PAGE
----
An alternate juror who sat throughout the entire Derek Chauvin trial, though played no role in deciding the actual verdict, granted an interview to CBS This Morning, telling them that she’s happy with what the jury decided upon. 

Chauvin was found guilty on all three counts he was charged with, second-degree murder, third-degree murder, and second-degree manslaughter, in the murder of George Floyd on May 25, 2020. 

The actual jurors who arrived to those conclusions remained unseen and unnamed during the proceedings to protect their identities. They could remain anonymous for quite a while.

Lisa Christensen, as we just said, was an alternate. She told CBS News’ Jamie Yuccas that she was initially reluctant to be a juror when she was selected for that role. 

“I was worried about, you know, whatever the verdict may be if some people felt strongly on one side, other people felt strongly on the other side,” she said. “So no matter what, I felt like somebody wasn’t going to be happy.” 

She further told CBS she believed Chauvin was guilty, and then explained that the testimony of Dr. Martin Tobin, who explained how Floyd died, played a big role in that decision.

“I felt he was guilty. They read the jury instructions to us in the courtroom briefly, but I didn’t know it was going to be guilty on all counts but I would have said guilty,” she said.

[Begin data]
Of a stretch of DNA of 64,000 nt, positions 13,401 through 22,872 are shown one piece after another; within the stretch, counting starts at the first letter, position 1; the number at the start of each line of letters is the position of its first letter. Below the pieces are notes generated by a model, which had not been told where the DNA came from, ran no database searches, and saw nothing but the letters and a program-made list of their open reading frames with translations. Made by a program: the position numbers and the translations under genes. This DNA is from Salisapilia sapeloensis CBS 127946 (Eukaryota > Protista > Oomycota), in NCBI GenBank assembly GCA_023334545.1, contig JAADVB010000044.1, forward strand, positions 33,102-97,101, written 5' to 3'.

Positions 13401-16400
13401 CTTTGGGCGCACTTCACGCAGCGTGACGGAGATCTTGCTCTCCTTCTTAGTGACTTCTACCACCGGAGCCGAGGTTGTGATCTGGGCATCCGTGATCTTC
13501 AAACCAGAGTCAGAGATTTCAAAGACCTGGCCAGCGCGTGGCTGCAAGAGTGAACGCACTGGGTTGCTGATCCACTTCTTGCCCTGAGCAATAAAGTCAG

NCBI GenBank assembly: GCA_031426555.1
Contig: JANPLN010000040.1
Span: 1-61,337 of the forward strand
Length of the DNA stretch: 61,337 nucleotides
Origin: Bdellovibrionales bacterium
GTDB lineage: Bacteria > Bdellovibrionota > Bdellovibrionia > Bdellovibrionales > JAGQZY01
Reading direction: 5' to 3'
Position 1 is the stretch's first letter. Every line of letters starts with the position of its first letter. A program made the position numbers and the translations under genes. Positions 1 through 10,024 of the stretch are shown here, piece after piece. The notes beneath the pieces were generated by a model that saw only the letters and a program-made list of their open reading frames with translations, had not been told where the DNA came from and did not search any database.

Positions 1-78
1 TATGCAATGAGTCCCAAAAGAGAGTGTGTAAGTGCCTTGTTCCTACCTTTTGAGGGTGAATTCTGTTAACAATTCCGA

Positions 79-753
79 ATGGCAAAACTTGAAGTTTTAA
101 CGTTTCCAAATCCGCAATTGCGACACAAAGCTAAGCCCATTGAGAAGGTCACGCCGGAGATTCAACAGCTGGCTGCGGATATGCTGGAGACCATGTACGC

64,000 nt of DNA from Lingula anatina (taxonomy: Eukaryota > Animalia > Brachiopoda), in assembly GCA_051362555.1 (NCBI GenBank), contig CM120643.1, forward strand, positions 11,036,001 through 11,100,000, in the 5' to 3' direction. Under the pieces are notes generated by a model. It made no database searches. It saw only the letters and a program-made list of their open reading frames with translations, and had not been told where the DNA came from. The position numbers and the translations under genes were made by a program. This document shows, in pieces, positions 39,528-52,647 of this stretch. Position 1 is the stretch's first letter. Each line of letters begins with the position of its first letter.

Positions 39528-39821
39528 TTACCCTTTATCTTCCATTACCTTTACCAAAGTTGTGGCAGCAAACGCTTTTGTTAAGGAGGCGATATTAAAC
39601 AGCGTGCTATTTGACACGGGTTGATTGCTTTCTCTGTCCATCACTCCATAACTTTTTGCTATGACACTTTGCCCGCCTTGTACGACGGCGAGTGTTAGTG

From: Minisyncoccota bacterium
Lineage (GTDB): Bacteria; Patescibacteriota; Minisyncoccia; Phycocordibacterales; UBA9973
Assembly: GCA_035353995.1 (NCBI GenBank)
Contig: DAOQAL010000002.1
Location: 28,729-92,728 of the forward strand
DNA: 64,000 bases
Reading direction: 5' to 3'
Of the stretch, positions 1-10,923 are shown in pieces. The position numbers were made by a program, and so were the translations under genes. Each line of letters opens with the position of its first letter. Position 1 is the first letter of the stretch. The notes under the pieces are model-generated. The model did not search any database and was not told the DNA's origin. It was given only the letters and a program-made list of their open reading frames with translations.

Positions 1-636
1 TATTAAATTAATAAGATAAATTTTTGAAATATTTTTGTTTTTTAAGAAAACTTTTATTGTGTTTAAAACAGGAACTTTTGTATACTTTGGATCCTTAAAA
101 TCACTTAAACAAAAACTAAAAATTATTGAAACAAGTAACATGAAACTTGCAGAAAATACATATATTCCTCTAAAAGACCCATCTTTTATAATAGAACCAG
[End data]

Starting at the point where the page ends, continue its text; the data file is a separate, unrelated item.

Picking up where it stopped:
Asked what led her there, she told Yuccas, “I just felt like the prosecution made a really good, strong argument. Dr. Tobin was the one that really did it for me. He explained everything. I understood it down to where he said this is the moment that he lost his life, really got to me.”

Tobin, a pulmonologist who studies the physiology of breathing, said from the stand that Floyd’s death came from low oxygen caused by Chauvin’s restraint. 

She added that she didn’t think Chauvin’s defense team had a “good impact.” 

“I think he over-promised in the beginning and didn’t live up to what he said he was going to do,” she said of the ex-officer’s lawyer. 

Christensen said she hadn’t seen the nine-and-a-half minute video of Floyd’s death in its entirety until it was shown several times at trial. 

“It was emotional. I think my eyes teared up a couple of times, so especially seeing it from different angles and things,” she said.

Of her impression of Chauvin as she watched the video, she said, “I felt like he was the leader, and the other officers were following his lead. I kind of felt like he wasn’t taking the warnings seriously, obviously, kind of like I know what I’m doing.”

She went on to add that, because of seating arrangements, she and Chauvin locked eyes at several points during the trial. She said this made her feel “pretty uncomfortable.” She also offered a degree of empathy for Chauvin, saying, “I do feel bad for him. Whether, you know, he made a huge mistake and it cost somebody their life… nobody is a winner out of this whole situation. I feel bad.”

Though he’s facing decades in prison, Chauvin’s potential sentence varies widely. That will be announced in roughly eight weeks.